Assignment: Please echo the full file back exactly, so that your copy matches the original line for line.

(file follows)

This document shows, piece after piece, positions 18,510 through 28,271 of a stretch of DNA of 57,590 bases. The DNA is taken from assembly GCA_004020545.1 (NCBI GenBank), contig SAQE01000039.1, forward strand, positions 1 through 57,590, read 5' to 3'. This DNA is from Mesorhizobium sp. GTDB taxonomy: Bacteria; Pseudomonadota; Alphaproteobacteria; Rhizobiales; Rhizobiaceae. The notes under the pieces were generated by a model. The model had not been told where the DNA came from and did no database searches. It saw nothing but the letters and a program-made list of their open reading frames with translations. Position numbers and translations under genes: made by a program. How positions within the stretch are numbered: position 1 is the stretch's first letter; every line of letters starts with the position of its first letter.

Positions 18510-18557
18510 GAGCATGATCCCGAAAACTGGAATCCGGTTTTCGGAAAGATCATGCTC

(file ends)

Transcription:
This document shows, piece after piece, positions 18,510 through 28,271 of a stretch of DNA of 57,590 bases. The DNA is taken from assembly GCA_004020545.1 (NCBI GenBank), contig SAQE01000039.1, forward strand, positions 1 through 57,590, read 5' to 3'. This DNA is from Mesorhizobium sp. GTDB taxonomy: Bacteria; Pseudomonadota; Alphaproteobacteria; Rhizobiales; Rhizobiaceae. The notes under the pieces were generated by a model. The model had not been told where the DNA came from and did no database searches. It saw nothing but the letters and a program-made list of their open reading frames with translations. Position numbers and translations under genes: made by a program. How positions within the stretch are numbered: position 1 is the stretch's first letter; every line of letters starts with the position of its first letter.

Positions 18510-18557
18510 GAGCATGATCCCGAAAACTGGAATCCGGTTTTCGGAAAGATCATGCTC